Land is the primary necessary which the people should endeavour to obtain. Mines and factories, it seems to me, will of themselves pass over to the workers. When the labourers shall obtain the land, they will work on it, and freely live upon their labour. Then many will refuse to work in factories and mines, therefore there will be less competition amongst the workers. Then wages will increase, and they will be able to organise their unions, co-operative funds, etc., and to compete with the masters. Then the latter will find no advantage in keeping factories, and they will enter into agreements with the workmen. Land is the chief object of contention. This should be explained to the workers. [ Letter to the Russia Peasant Stundist (Quoted in To the Working-People, iii.]


Were it not for the defence of landed property and its consequent rise in price, people would not be crowded into such narrow spaces, but would scatter over the free land of which there is still so much in the world. But, as it is, a continual struggle goes on for landed property; -- a struggle with the weapons Government furnishes by means of its laws of landed property. And in this struggle, it is not those who work on the land, but those who take part in governmental violence, who have the advantage. [ The Slavery of Our Times, xiii.]


What a lot of folk are flocking to the town nowadays; it's awful!" said the driver, turning round on the box, and pointing to a party of peasant workmen who were coming towards them, carrying saws, axes, sheep-skin coats, and bags strapped to their shoulders. - "More than in other years?" … -- ''By far. This year every place is crowded, so that it is just terrible. The employers just fling the workmen about like chaff. Not a job to be got." -- -- "Why is that? … Why don't they stay in the village?" -- "There's nothing for them to do in the village, -- no land to be had." … -- "Cannot land be rented?" … -- " How is one to rent it nowadays? The gentry, -- such as they were, -- have squandered all theirs. Business men have got it all into their own hands. One can't rent it from them. …We have a Frenchman ruling in our place; he bought the estate from our former landlord and won't let it, -- and there's an end of it." -- -- "Who is this Frenchman?" -- -- "Dufour is his name. …He makes wigs for the actors in the big theatre, so he's prospering. He bought it from our lady, the whole of the estate, and now he has us in his power; he just rides on us as he pleases. The Lord be thanked, he is a good man himself, only his wife, a Russian, is such a brute that -- God have mercy on us! She robs the people. It's awful!" [ Resurrection, II. xi.]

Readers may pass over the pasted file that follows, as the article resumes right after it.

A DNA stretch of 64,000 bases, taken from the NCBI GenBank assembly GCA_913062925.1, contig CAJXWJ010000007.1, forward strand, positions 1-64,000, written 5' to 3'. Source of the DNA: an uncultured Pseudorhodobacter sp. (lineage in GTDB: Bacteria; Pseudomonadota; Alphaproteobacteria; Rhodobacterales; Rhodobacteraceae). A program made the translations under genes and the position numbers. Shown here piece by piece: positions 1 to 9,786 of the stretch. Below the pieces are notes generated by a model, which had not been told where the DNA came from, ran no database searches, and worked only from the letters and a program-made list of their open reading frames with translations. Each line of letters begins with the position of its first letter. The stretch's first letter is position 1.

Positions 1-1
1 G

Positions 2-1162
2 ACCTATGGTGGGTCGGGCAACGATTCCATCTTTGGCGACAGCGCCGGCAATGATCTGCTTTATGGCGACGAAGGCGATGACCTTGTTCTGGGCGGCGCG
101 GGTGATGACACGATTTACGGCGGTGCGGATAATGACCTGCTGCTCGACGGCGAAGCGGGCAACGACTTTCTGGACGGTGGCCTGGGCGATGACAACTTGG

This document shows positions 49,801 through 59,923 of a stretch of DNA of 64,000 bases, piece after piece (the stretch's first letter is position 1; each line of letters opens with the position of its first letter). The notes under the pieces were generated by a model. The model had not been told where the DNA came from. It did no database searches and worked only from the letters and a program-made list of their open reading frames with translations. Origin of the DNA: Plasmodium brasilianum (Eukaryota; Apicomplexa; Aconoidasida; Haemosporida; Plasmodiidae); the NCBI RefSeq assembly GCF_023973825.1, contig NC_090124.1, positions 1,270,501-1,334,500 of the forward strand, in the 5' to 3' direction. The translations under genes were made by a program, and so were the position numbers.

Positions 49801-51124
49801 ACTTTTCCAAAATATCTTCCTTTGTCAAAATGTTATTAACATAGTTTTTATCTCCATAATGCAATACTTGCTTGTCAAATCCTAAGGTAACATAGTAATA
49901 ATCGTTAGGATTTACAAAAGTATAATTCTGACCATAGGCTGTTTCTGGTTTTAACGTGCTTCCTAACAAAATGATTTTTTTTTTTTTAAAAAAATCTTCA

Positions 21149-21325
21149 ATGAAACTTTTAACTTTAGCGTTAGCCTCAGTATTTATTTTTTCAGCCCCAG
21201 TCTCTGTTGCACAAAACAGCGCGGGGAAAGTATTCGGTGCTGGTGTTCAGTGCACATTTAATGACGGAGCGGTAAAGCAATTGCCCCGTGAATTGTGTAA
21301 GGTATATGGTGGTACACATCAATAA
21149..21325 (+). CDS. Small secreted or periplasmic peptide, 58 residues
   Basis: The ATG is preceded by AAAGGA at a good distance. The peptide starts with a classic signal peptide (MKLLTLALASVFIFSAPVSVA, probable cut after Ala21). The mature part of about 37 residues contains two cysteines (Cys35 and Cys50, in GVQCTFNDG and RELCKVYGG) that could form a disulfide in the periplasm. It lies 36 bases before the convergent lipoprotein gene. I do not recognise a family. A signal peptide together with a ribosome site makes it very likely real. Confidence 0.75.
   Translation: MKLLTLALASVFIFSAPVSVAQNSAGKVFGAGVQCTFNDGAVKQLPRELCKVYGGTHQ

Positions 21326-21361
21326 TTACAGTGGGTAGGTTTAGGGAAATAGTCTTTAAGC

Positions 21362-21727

Landowners complain of the unprofitableness and expense of their estates whilst the price of land is continually rising. It cannot but rise since the population is increasing, and land is a question of life and death for this population. And therefore the people surrender everything they can, -- not only their labour, but even their lives, -- for the land which is being withheld from them. [ A Great Iniquity, ii.]


Everything seemed so clear to Nekhludoff now, that he could not stop wondering, how it was that everybody did not see it, and that he himself had for such a long while not seen what was so clearly evident. The people were dying out, and had got used to the dying-out process, and had formed habits of life adapted to this process; there was the great mortality among the children, the over-working of the women, the under-feeding, especially of the aged; and so gradually had the people come to this condition, that they did not realise the full horror of it, and did not complain. Therefore we consider their condition natural and proper. Now, it seemed as clear as daylight, that the chief cause of the people's great want was one that they themselves knew and always pointed out, i.e. that the land which alone could feed them had been taken from them by the landlords.

And how evident it was, that the children, and the aged died because they had no milk; and they had no milk, because there was no pasture-land, and no land to grow corn or make hay on. It was quite evident, that all the misery of the people, or at least by far the greater part of it, was caused by the fact that the land which should feed them was not in their hands, but in the hands of those who, profiting by their ownership of the land, live by the work of these people. The land needful to man was tilled by these people on the verge of starvation, so that … the owners of the land might buy themselves hats and canes and carriages and bronzes, etc. He understood this as clearly as he understood, that horses who have eaten all the grass in the enclosure where they are kept will have to grow thin and starve, unless they are put where they can get food off other land. This was terrible and must not go on.

Henry George's fundamental position recurred vividly to his mind, and he remembered how he had once been carried away by it, and he was surprised that he could have forgotten it. The earth cannot be anyone's property; it cannot be bought and sold, any more than water, air, or sunshine. All have an equal right to the advantages it gives to men. [Resurrection, II. vi.]


The conception of a labouring man includes the land on which he lives and the tools with which he works. …If the peasant has no land, horse, water or scythe; if the bootmaker is without a house, water or awl, then that means that some one has driven him from the ground, or taken it from him, and has cheated him out of [these things]. …